How Social CRM Helps to Attract Attention in an Attention Economy
Attracting attention can be tough, but Social CRM has some good insights to offer. In the 1970s, psychologist Herbert A. Simon coined the term attention economy, the idea that human attention is a scarce commodity in a world overflowing with information.
In the early 21st century, the term has become popular because information available on the web is only increasing. Thus, web users have much more to choose from. Many technologies and software developments strive to identify factors that may lose a user’s attention. Here are some identifying factors:
Time spent on a site
Ease of navigation
Time to navigate the site
Application download times
Information needs to be easy for users to find. Users move on to the next resource available to them if they can’t locate information quickly and easily through any given application or platform. More importantly, once users find the information, it needs to be relevant. Plenty of other resources stand ready, willing, and able to capture users’ attention.
The more information that flows into cyberspace, the harder it is to grab anyone’s attention. In a day, consumers make more decisions about where they’ll direct their attention than they do regarding where they’ll spend money. Attention economy addresses issues that surround getting a piece of the attention pie. These issues affect enterprise-level businesses as well as news sources, retailers, medical professionals, anyone who has a message to share.
Discover the past marketing economy
Grabbing customer’s attention isn’t a new concept to marketing and advertising. However, the way you actually capture attention has evolved greatly. In the past, billboard ads were enough to earn consumers’ attention. Marketing 1.0 (the old way of marketing) was comprised of push techniques: push outbound messages, and then push some more.
The Golden Age of Advertising of the 1960s gave life to biased advertisements that were carefully crafted to tell consumers what they wanted. The cable network hit show Mad Men gives viewers attractive images and a glimpse back to times when men sat around a boardroom table and determined how to lure consumers to a brand. A witty and clever message was enough to market a product or service.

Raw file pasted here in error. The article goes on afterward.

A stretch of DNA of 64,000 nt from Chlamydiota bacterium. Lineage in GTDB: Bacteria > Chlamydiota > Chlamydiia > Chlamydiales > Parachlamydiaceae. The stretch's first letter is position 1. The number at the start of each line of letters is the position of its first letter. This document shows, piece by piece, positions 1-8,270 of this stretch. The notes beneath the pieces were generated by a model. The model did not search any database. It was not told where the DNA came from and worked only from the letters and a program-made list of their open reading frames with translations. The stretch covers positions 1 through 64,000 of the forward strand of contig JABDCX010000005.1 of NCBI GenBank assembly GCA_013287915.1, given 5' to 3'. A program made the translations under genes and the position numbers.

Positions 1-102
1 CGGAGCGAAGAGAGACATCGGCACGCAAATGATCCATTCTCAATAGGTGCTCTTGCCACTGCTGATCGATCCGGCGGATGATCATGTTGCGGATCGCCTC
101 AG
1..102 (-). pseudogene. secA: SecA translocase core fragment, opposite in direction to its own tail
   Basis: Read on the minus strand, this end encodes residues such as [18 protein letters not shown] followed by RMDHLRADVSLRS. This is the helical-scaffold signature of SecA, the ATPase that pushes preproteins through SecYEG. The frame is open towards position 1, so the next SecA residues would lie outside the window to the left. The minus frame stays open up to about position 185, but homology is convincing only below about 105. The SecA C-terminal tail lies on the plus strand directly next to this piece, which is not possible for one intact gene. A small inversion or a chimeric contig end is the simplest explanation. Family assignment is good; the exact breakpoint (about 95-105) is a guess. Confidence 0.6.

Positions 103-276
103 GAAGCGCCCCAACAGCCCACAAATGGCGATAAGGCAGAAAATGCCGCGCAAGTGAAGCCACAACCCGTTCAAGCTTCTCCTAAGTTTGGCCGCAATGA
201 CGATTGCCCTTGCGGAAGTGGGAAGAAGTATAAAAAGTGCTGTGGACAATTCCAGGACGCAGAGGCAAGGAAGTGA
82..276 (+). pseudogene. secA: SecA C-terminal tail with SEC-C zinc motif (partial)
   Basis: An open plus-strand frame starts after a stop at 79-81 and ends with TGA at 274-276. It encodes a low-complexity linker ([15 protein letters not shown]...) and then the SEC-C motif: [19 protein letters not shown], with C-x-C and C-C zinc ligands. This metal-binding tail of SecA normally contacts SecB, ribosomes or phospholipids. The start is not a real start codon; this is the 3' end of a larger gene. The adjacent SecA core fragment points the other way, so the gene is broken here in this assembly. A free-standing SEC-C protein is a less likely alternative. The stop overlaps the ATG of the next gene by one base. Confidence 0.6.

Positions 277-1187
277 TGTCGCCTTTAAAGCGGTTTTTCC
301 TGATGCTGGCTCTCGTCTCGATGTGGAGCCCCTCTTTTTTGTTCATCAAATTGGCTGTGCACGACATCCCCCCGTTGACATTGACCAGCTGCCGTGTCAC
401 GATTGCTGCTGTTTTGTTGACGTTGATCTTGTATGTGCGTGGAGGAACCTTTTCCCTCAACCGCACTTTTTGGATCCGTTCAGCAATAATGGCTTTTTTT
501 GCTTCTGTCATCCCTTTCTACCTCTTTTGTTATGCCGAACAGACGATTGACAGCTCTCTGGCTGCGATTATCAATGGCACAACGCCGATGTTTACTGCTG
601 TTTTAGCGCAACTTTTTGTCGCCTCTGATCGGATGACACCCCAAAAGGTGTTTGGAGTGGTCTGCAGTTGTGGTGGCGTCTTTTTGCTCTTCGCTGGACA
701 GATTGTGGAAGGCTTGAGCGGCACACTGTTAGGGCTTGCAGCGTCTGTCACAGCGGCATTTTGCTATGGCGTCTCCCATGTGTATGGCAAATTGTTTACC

Redefine attention in the new economy
In the new economy, attention is a commodity. Nearly anywhere you go online, advertisements greet and follow you. Newsfeeds, search engines, and e-mail providers sell advertising space. All these ads are competing for your customer’s attention amidst personal messages, business-critical searches, and newsworthy posts.
Users, in many instances, must give brands permission to connect with them digitally. Chances are people don’t want to be immediately sold once they’ve given that permission. You’ve got to earn their trust, and their continued attention. By keeping their attention with useful and relevant information, you’ll also earn the right to ask them for a sale or transaction.
As your business proceeds gradually into social engagement and data collection, be cautious about how your business interprets that data. Consumers’ online behaviors — clicking, bookmarking, and so on — is of great value to marketers.
However, the information that’s collected can be interpreted in different ways. For example, any personal Gmail account is riddled with advertisements, many of which users never click through. One of this book’s authors noticed that skid steer attachment advertisements appeared every day in her account as she was e-mailing back and forth with a client regarding skid steer attachments. She wasn’t in the market for a grapple or snow blower.
However, it’s easy to see how a marketer could make that assumption. It’s a logical leap, and one that’s fine-tuned every day to ensure more targeted, relevant ads are delivered to the right audience online.
To refine the way your business competes for attention, remember that your approach must offer the customer relevancy, permission, and trust to gain any engagement, not just visibility. The following list explains each component of capturing consumers’ attention:
Relevancy: Your messages have to be delivered to the right audience, in the right context. You may have an awesome new product to share, but it won’t matter to a significant portion of audiences. You have to imagine consumers asking, “What’s this have to do with me?”
Through community-building and conversations with your customers, you start to learn how to deliver relevant messages to the right people. Consider the many facets of your customers — such as consumer, professional, mother, father, book lover, race car fan, and so on. Dig into the layers to find out what really motivates them.
Permission: No one wants to feel locked into a brand, especially if they’re just starting to explore it and haven’t truly engaged with it yet. Be clear about what type of relationship potential customers are getting into with you. Asking for permission to share your messaging leads to the next key element: trust.
Trust: Users want to know how their attention will be used. Be transparent and upfront with them. People want to be able to change their minds on how they give their attention. Give them options and the flexibility to change their preferences.